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Issue #1474      29 September 2010

Roll back the corporate agenda

The ruling class “solution” to the economic crisis is more tax breaks for the rich and the corporations, wage cuts and public sector sackings, privatisation and less government spending. These are the very neo-liberal policies that helped deepen the economic crisis which broke out in 2008, and which continues across Europe and north America. The following commentary by the Ontario Committee, Communist Party of Canada published in People’s Voice (September 13-20, 2010) is a timely warning of what the ruling class has in stall for Australian workers and trade unions.

The Ontario government, in collusion with private sector employers, is about to download the cost of the economic crisis onto the backs of public sector workers with “consultations” aimed to corral unions into framework agreements that will result in a six percent wage cut over two years. The cuts will take place during the next five years, whenever collective agreements come up for renegotiation.

The so-called “wage freeze” is actually a wage cut when the annual inflation rate of almost three percent is included. This is a wage cut that workers will never get back. Furthermore, the money “saved” in unpaid wages has already been spent: on a C$4.5 billion corporate tax cut. This is on top of a permanent reduction in the corporate tax rate (down to 10%) and on top of the C$4.5 billion gift to Business given via the HST(Harmonised Sales Tax). There is no “saved” money going to improve public services.

In fact, public services, unionised jobs, and free collective bargaining in Ontario are all in danger from a real reduction in health care spending. Wage cuts, contracting out, privatisation, and deregulation are all parts of the Liberals’ spring budget, appropriately named “Open for Business”. This is a Big Business agenda – aimed to increase profits by selling off public assets, reducing and privatising public services, and permanently reducing public sector wages by six percent. Because of Balanced Budget legislation, it will also mean layoffs.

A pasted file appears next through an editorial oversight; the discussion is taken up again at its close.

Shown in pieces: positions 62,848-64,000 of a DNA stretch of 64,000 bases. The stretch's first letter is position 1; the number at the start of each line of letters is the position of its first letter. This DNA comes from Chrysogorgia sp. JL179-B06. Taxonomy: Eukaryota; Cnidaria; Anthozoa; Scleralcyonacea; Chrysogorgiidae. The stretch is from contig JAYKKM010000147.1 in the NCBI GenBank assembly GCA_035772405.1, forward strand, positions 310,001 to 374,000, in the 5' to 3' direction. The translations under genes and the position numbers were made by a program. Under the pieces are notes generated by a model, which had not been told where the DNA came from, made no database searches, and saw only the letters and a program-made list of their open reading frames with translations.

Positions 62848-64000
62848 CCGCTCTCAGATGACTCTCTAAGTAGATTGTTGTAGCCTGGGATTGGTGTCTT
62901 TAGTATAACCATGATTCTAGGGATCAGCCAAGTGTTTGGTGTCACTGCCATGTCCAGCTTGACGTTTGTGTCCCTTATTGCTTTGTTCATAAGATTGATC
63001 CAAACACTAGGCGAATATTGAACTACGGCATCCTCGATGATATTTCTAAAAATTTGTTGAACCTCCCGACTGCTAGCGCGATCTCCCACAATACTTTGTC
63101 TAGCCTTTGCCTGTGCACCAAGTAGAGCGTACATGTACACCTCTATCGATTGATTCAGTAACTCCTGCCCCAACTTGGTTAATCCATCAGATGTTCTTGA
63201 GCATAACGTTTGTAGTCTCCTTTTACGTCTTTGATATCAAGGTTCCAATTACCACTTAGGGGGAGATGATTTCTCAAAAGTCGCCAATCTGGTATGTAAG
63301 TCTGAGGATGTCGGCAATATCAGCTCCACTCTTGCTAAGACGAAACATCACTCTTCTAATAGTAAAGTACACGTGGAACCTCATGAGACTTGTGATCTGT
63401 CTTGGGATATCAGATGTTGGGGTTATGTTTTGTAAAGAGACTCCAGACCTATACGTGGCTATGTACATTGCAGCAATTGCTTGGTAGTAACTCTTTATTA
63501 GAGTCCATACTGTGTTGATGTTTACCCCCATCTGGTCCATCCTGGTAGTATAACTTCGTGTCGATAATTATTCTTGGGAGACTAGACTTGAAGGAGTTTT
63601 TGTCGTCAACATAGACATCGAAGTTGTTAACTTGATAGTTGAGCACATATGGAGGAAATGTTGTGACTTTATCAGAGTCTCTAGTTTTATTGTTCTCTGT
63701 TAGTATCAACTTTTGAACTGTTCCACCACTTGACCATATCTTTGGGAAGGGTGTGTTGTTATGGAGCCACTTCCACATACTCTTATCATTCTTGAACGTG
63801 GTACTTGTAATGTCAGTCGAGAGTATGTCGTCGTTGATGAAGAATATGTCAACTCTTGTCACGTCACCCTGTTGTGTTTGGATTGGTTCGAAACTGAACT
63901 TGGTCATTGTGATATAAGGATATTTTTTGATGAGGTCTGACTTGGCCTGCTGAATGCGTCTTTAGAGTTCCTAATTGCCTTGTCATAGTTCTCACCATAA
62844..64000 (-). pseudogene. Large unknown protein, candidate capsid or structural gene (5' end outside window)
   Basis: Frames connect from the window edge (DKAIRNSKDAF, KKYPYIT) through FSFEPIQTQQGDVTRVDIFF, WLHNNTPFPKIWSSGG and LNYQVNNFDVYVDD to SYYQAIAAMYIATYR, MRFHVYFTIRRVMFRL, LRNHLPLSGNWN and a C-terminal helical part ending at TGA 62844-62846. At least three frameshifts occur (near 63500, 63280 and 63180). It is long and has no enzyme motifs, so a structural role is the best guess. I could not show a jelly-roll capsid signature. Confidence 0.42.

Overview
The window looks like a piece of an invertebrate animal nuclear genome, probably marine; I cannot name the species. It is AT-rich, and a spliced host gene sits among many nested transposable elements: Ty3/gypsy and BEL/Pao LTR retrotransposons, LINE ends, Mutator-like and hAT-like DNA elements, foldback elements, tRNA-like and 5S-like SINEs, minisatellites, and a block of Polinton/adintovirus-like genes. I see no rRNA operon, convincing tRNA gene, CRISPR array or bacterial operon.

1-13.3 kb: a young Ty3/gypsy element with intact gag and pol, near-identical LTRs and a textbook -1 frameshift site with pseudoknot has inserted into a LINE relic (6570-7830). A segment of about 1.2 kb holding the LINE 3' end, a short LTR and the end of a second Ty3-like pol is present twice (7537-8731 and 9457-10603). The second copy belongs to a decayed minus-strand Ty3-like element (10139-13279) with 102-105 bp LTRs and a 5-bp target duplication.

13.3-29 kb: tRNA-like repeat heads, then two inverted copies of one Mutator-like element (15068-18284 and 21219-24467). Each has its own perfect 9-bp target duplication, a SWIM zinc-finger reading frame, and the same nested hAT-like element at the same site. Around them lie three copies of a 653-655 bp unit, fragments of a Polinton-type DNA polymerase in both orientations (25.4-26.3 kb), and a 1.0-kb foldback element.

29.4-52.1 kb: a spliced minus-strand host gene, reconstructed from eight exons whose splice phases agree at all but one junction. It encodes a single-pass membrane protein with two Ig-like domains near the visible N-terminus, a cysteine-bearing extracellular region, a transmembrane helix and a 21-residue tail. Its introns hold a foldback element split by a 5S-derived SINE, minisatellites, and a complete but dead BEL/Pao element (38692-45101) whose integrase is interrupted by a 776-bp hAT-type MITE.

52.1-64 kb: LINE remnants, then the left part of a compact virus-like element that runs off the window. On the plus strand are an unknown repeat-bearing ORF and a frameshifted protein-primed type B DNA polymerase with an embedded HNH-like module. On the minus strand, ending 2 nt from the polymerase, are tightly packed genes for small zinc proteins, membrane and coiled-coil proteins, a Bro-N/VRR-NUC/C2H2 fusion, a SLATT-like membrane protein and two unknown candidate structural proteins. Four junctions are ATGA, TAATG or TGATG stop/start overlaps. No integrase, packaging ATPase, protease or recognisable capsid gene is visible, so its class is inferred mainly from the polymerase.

The provincial government’s strategy in this summer’s “consultations” with labour is to scare unions into voluntarily accepting the six percent wage cuts. But the government is also threatening to introduce wage control legislation, using the “consultations” as justification in any future court challenge by labour.

The government’s agenda is all about driving down wages, undermining free collective bargaining, and privatising Ontario’s public services and assets.

Working class under attack

This attack on public sector wages and free collective bargaining follows on the heels of the attack on autoworkers 18 months ago, when Canadian Auto Workers (CAW) members saw their collective agreements ripped open and plundered three times in six months. Facing not only the employers but the Canadian, US, and Ontario governments and a vicious national media, the CAW was forced to negotiate wage cuts and concessions “with a gun to the head”.

In Sudbury and Port Colborne, 3,300 United Steel Workers miners struck for 360 days against Vale Inco, the second largest mining company in the world, before being forced back with two-tier pensions and cuts to take-home pay. Once again, the Liberal government sided with the employers, steadfastly refusing to pass the anti-scab legislation that could have forced the employer to the table to negotiate a settlement.

Now, Premier McGuinty justifies the attack on the public sector by claiming “fairness”: public sector workers must take the same beating as private sector workers with lower wages, poorer pensions, and weaker unions. Furthermore, if public sector workers don’t take the cuts, public services will suffer.

With these arguments, McGuinty and the employers behind him, hope to split the working class and turn the public against public sector workers and their unions. It’s a vicious, ugly and dangerous strategy with all workers in the bulls-eye.